The most immediate change might be geography.

Finland’s border with Russia is 830 miles long; when it joins Nato, the military alliance’s border with Russia will double. Sweden, while not bordering Russia directly, holds on to the strategically important island of Gotland, just 200 miles from the Russian military stationed in Kaliningrad.

Sweden and Finland have what are considered modern militaries, with equipment compatible with Nato systems. Finland finalised the purchase of 64 F-35 fighter planes from US company Lockheed Martin in early 2022, before Russia invaded Ukraine.

Finland already meets the Nato military spending target of 2 percent of its annual economic output, and Sweden is at 1.4 percent.

Why isn’t Sweden in Nato?

For both Finland and Sweden, the ratification process has been surprisingly lengthy.

One big holdup has been Nato member Türkiye, which has criticised Sweden for refusing to extradite “terrorists” affiliated with the militant Kurdistan Workers’ Party, or PKK. Protests against Turkish President Recep Tayyip Erdogan in Sweden, including one in which a Quran was burned, have further damaged ties.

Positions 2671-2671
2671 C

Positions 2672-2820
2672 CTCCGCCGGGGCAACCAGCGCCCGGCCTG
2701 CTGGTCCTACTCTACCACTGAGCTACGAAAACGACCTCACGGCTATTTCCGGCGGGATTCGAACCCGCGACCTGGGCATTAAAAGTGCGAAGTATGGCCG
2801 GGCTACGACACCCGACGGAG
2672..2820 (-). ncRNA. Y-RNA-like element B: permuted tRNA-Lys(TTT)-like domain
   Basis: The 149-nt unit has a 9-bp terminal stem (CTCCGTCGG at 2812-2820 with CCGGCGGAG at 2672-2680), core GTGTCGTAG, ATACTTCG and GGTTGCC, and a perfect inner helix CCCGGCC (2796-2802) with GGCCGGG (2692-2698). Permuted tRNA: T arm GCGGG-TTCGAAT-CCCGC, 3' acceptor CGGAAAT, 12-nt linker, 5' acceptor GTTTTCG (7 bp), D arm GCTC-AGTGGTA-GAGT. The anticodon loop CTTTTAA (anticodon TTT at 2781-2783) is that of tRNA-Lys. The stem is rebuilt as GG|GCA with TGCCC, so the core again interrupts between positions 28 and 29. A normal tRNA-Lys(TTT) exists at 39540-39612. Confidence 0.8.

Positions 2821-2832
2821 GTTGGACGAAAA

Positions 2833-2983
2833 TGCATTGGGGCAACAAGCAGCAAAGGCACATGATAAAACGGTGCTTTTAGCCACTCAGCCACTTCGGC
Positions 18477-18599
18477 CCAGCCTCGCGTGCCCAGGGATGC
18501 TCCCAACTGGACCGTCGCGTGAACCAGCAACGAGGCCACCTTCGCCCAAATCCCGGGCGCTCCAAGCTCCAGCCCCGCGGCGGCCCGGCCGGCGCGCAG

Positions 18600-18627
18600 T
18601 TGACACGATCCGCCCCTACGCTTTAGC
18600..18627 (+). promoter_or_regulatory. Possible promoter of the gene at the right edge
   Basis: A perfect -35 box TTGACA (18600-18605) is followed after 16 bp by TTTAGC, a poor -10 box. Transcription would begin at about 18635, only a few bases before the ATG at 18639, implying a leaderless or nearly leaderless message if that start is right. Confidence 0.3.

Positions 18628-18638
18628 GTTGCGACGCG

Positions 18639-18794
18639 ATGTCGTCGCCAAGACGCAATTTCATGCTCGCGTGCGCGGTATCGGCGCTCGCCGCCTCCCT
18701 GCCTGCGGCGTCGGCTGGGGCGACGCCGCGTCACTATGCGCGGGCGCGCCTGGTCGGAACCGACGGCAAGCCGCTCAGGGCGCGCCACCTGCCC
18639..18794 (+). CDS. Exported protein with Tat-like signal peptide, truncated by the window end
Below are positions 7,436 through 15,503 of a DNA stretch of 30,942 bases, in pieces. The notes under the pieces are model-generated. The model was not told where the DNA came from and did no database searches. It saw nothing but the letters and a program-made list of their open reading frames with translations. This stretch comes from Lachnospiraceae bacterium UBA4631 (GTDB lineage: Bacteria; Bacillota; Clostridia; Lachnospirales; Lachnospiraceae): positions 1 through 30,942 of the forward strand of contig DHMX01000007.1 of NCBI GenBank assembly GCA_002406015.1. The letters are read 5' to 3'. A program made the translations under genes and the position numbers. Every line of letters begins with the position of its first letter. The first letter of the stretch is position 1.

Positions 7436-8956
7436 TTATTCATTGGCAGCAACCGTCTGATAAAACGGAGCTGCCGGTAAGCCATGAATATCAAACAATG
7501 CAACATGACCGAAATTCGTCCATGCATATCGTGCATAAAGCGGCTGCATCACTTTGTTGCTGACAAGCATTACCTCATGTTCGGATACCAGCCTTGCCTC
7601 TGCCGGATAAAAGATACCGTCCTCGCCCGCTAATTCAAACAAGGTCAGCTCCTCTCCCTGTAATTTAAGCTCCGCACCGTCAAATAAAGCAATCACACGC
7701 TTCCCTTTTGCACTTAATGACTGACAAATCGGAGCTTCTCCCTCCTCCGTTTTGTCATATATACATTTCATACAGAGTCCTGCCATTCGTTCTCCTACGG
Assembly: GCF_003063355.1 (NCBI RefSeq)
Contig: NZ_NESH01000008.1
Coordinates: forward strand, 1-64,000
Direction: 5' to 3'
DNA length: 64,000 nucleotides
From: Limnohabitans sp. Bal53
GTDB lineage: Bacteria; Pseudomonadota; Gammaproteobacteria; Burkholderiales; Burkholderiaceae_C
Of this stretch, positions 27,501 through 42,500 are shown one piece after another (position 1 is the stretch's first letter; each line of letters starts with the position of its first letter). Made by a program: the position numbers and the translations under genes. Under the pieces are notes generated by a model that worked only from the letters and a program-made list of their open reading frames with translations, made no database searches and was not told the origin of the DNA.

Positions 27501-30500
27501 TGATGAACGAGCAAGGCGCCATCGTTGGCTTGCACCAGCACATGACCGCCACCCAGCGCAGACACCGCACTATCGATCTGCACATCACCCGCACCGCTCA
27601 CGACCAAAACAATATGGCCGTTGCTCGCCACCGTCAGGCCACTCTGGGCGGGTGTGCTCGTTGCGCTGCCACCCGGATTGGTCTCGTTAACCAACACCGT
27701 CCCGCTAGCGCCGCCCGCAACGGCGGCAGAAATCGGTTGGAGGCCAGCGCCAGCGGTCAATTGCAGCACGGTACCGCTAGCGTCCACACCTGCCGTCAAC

Another Nato member, Hungary, has yet to hold a parliamentary vote on Sweden’s Nato membership. In a blog post last week, Zoltan Kovacs, a spokesman for the Hungarian government, criticised Sweden for sitting on a “crumbling throne of moral superiority” and said Hungary would need time to work out its “ample amount of grievances” with Sweden before it can ratify.

Though it was initially assumed that Finland and Sweden would follow the same path to membership, officials from both countries have conceded that there are likely to be further steps for Sweden. “I have a feeling that Finnish Nato membership is not complete without Sweden,” Finnish President Sauli Niinisto said Friday at a joint news conference with Erdogan in Ankara, Türkiye’s capital.

President Biden on Tuesday reaffirmed his expectation that Sweden’s bid to join Nato would be ratified shortly. “I look forward to welcoming Sweden as a Nato member as soon as possible, and encourage Türkiye and Hungary to conclude their ratification processes without delay,” he said in a statement.

Adam Taylor writes about foreign affairs for The Washington Post. Originally from London, he studied at the University of Manchester and Columbia University. Mikhail Klimentov is an assistant editor on the Foreign desk’s breaking news team, handling coverage during afternoon/evening hours in Washington.